Monday, January 30, 2012

Women in Art Conference - St. Louis

American women’s artistic creativity is mind boggling. Attending the Women in the Arts Conference at the University of Missouri St. Louis was a great testament to my opening statement. Dr. Barbara Harbach organized an inspiring conference that fostered women’s accomplishments and acknowledged the diversity of women as creators.

Martin and I performed our Gena show the evening before the conference opening. A warm, receptive audience awaited us and at the “talk back” we were greeted with questions about Gena Branscombe and her era. Once again, we made friends with wonderful, caring people.

Women from across the United States came to St. Louis to present concerts and lectures about their books, poetry, music, art and documentary films. Two evening concerts featured music of composer-in-residence Beth Denisch of Berklee College.

With three days of presentations, it would be difficult to single out one woman presenter as the best. Every woman who participated had a high level of artistic accomplishment that she shared with her colleagues in attendance. Rereading the program for the conference, I’ve chosen five women to highlight.

Self-published author Janet Goddard regaled us with the journey of writing her first book, Shake the Middle Tree. Today’s world of book publishing is complicated with books being downloaded on Nooks and Kindles. Sales of hard copy books are waning. Without a major publisher and agent, a first-time author must conjure up every ounce of their creativity to publish and market their own book. With the use of, Janet began the task of publishing and distributing her book. Manufacturing, printing and shipping are done on demand. Writer and business person now has her book available on Amazon. I highly recommend you read Janet’s book!

Canisius College theory teacher Dr. Carole Harris lectured about the connection between American composer Louise Talma and French composer, conductor and teacher, Nadia Boulanger. This was an intriguing and detailed account of these two dynamic women’s relationship and music.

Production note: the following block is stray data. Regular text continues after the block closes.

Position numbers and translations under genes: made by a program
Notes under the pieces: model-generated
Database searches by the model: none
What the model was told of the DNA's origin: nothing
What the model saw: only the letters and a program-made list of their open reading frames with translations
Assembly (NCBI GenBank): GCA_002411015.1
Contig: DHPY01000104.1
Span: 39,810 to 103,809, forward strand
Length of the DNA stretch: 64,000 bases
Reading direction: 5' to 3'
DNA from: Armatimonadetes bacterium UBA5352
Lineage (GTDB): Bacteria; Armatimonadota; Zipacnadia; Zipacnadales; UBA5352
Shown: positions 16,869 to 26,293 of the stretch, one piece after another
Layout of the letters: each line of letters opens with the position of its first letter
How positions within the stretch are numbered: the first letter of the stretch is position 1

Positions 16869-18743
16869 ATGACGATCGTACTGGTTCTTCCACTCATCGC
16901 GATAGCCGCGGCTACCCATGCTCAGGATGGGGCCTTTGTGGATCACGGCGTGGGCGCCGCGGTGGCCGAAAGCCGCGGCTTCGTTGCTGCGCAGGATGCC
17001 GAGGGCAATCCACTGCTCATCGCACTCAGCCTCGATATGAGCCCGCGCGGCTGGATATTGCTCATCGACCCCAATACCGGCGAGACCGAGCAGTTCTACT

Women in the arts are not only creative, they are business people with skills in marketing, development and money management. Poet Jennifer Tappenden formed her own poetry publishing company, Architrave Press. Working with lawyers and accountants who understand the business side of creativity, Jennifer has built a Limited Liability Partnership that prints poems on individual pieces of paper. Readers visit her company’s website to order specific poems or a complete edition. You collect and put your chosen poem in a chapbook or journals. All this creates a poetic bridge for those of us non-poets. Creativity and business sense at its best!

American born, London based composer and pianist, Lola Perrin performed her Piano Suite VI: Theory of K which was written for the Music, Science and the Brain symposium at the University of Plymouth. Building upon a steady rhythmic flow and subtle dynamic shadings, her composition and playing pulled the audience to her. Lola is not only a performer, she is a piano teacher in London and has self published 12 volumes of her own works. She has her own website and Lola Perrin Sheet Music.

Filming and producing her first documentary, Renee Thomas Woods presented portions of her film, “The Great Northwest: It’s Not About Us, It’s About Them.” This inspiring documentary is about students from the Northwest Academy of Law in St. Louis whose school was once a shining star and slowly slid into decay. With the foresight, guidance and leadership of a high energy principal, the students, teachers and staff cultivate an environment based on encouragement, love, family, academic achievement, support and individual success. This film from its creator gave great hope for the future of American education. Thank you Renee.

These five women were only highlights of nearly 40 presentations. We were motivated by each others’ creativity and bound together by Dr. Harbach’s enthusiasm and leadership of Women in the Arts!

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